Halloween shouldn’t have to be expensive, try these tactics to keep the cost of your costume down.
Halloween is hands down one of the most fun times of the year. Whether you’re heading off trick or treating for the first time or dressing up for a costume ball, fancy dress is a glorious way of making the most out of the holiday. The more original and different the better, but extravagance can often cost money - which isn’t great when Christmas is looming on the horizon.
Halloween doesn’t need to be expensive, which is why we’ve figured out some of the best tricks and treats you can use to keep costs down when thinking about your costume.
Got kids? Save on days out with these five FREE Halloween ideas the kids will love.
Stick to the classics
Just looking for a bit of fun with your kids? Your house is probably full of plenty of pretty standard items which can be refashioned dead easily into costumes, either by themselves or as part of a more ambitious concept. And the ideas translate just as well if you’re a grown-up.
The following are all really easily adapted household items that can be made into costume props or full-blown outfits:
- Old bedsheets (ghosts, capes)
- Bin Bags (capes or bat wings)
- Tin Foil (Tinman, robots, astronauts)
- Cardboard boxes (Robots, Daleks)
- Toilet or Kitchen Roll (Mummies, Zombies)
- Makeup (great for decorating faces or adding spots of blood to your costume)
Nobody wants to go as the same thing they used last year for Halloween, but that doesn’t mean you can’t repurpose previous costumes. That orange pumpkin outfit could help you become one of the Flintstones with a few choice pieces of felt, and a black cape works just as well for vampires, witches and any other gruesome creature you’re feeling an affinity towards.
You can also swap costumes with friends, particularly useful if you’ve children’s costumes that no longer fit. Better yet incorporate actual recycling by repurposing rubbish into your outfit, as Daisy May Cooper did to eye-catching effect at the Bafta TV Awards earlier this year.
A sense of humour can go a long way to masking the fact your costume is very cheap. Want a breakfast pun on Halloween? This Cereal Killer costume is simple to make. You could even go as a duo with one t-shirt of each part of the phrase.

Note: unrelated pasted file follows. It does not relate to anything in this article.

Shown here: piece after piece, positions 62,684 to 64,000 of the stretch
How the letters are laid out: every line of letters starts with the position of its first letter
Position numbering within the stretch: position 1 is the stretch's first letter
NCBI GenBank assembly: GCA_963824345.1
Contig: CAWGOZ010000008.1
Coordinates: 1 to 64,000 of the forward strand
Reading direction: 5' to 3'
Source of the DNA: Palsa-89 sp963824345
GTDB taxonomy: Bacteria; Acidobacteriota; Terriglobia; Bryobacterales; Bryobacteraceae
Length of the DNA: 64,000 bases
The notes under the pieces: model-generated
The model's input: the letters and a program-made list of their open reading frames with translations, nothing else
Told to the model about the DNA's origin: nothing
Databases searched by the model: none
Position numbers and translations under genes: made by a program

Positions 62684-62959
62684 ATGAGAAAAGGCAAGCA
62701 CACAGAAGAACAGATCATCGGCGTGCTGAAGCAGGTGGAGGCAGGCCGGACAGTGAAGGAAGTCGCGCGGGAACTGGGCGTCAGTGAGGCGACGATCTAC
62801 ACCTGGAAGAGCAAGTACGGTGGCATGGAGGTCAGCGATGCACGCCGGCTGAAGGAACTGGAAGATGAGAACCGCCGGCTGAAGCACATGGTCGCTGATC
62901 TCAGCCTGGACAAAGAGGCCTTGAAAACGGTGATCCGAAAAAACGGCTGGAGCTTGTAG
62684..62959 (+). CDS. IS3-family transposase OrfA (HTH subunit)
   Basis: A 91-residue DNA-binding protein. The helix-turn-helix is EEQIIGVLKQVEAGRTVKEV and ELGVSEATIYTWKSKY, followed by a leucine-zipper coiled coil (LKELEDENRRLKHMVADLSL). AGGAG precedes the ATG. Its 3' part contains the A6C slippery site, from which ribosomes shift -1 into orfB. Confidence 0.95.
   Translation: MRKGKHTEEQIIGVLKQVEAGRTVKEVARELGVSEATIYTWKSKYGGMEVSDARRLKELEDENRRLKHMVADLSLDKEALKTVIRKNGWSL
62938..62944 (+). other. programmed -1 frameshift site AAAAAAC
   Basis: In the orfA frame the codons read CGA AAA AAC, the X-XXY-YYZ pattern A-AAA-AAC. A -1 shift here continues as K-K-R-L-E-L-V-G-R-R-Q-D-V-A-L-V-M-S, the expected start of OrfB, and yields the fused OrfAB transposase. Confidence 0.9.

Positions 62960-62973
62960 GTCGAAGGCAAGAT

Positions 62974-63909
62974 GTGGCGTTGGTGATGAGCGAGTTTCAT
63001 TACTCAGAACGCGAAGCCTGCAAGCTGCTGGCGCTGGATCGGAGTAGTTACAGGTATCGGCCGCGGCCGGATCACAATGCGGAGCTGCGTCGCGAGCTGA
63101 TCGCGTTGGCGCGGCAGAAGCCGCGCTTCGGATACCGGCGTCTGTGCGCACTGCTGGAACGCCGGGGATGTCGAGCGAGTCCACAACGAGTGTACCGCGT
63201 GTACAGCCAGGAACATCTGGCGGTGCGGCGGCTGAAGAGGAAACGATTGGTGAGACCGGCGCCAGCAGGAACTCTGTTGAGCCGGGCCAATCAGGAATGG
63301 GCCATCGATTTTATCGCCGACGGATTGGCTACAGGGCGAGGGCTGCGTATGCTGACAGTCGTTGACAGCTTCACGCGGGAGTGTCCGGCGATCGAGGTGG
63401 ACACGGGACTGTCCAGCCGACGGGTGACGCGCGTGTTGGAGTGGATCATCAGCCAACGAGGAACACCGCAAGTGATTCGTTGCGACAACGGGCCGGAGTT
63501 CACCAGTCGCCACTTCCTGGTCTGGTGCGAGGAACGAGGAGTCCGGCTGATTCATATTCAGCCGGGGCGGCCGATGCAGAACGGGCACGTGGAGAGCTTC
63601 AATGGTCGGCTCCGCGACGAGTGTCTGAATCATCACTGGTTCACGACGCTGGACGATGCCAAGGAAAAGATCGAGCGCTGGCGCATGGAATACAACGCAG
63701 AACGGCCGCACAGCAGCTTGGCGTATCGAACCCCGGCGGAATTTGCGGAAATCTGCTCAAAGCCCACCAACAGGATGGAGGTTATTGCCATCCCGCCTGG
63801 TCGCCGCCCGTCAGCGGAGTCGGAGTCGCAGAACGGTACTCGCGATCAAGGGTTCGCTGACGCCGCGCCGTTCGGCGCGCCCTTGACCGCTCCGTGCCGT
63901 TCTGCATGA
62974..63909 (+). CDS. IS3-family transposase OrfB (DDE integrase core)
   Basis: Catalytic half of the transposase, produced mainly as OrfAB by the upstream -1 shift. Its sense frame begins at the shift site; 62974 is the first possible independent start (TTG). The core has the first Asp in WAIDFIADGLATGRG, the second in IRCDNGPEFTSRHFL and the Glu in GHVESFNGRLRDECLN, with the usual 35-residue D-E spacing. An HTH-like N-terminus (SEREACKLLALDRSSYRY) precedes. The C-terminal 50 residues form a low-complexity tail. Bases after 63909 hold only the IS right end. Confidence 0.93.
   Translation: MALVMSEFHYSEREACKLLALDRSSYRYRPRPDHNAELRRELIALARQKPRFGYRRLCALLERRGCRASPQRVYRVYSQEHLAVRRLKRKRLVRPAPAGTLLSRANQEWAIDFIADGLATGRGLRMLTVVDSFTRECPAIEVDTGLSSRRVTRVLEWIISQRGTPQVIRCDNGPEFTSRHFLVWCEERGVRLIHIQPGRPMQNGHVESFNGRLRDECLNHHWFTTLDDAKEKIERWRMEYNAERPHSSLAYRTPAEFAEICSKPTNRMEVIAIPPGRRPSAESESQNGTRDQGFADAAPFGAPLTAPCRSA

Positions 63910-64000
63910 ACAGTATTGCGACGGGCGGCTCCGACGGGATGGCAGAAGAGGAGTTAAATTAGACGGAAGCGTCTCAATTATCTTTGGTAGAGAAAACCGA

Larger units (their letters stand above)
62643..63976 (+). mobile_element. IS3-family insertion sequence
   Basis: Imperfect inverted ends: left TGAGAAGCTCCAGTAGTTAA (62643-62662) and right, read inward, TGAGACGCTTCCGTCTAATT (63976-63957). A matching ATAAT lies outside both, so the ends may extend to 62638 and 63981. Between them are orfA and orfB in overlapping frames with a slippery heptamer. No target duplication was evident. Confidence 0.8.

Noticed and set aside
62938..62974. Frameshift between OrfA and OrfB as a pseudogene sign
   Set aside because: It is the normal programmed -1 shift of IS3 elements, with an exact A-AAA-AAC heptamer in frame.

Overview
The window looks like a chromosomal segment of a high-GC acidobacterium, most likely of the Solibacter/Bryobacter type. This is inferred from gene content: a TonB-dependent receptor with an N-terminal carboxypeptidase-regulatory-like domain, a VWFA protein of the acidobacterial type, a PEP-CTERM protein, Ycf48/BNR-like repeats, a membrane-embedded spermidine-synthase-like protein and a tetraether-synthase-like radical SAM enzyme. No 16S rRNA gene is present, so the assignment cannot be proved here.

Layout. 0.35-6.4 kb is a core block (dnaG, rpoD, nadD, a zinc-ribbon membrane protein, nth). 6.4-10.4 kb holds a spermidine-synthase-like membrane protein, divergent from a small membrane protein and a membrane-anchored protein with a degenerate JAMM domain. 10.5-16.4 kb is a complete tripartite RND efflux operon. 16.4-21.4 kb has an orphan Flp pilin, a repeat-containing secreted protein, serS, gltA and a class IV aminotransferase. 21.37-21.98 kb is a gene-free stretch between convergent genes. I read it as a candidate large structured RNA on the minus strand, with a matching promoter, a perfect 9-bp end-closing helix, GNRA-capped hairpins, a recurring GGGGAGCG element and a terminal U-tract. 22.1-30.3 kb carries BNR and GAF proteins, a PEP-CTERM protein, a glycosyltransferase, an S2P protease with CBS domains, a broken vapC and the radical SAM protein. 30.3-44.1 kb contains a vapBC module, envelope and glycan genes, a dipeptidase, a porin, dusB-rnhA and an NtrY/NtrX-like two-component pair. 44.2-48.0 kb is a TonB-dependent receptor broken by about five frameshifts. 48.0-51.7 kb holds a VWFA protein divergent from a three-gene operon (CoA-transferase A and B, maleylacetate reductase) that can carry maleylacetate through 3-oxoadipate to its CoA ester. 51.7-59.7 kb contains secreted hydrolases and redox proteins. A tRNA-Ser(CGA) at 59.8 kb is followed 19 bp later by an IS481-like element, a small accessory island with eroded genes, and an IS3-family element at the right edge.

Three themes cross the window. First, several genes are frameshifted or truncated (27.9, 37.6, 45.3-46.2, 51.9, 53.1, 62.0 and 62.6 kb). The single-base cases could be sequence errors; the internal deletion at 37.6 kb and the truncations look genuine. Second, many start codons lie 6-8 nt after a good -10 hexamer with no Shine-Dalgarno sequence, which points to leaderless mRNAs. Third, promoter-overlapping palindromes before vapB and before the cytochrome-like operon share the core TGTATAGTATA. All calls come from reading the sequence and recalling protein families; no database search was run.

Go as a unit
Fancy dress is as much about teamwork as it is showing off, and working together as a team means not only can you bulk buy your costume materials, you can probably cut a few corners too with your ideas.
Wearing all black with a couple of white dots is pretty lame by yourself, but a few of you and you’re a collection of dominoes. One red and one blue oversized t-shirt with a printed M is the basis for an M&Ms outfit for two (especially if you coordinate your footwear), and Where’s Wally may be done to death but it’s still a lot of fun.
Hands up who has seen a fancy dress shop queue on Halloween or the Saturday before? Even with the onset of internet shopping last-minute Larrys still exist for Halloween, and if that’s you then chances are only the rubbish or expensive costumes will be left for you to choose. So plan to get everything a good few days before you need to wear yours.
You could even be super organised and pick up next year’s outfit in early November, grabbing a bargain when interest is at its lowest (eBay will be full of people selling this year’s costumes for cheap).
Create a budget - and stick to it
One way to keep things cheap is to ring fence a specific budget. Whereas going for broke on one idea will lead you to quickly buy the necessary costume components, having a budget means you have to be more imaginative with how you spend your money.
That can be a lot of fun too if everyone sticks to the same concept. If you’re having a party why not try making a rule that everyone sticks to a set amount, then judge the winners? If you do it with your children, it can also be a fun way of teaching them the importance of budgeting early on.
Got a birthday coming up soon? That could mean free stuff, check out 10 of the best birthday freebies.
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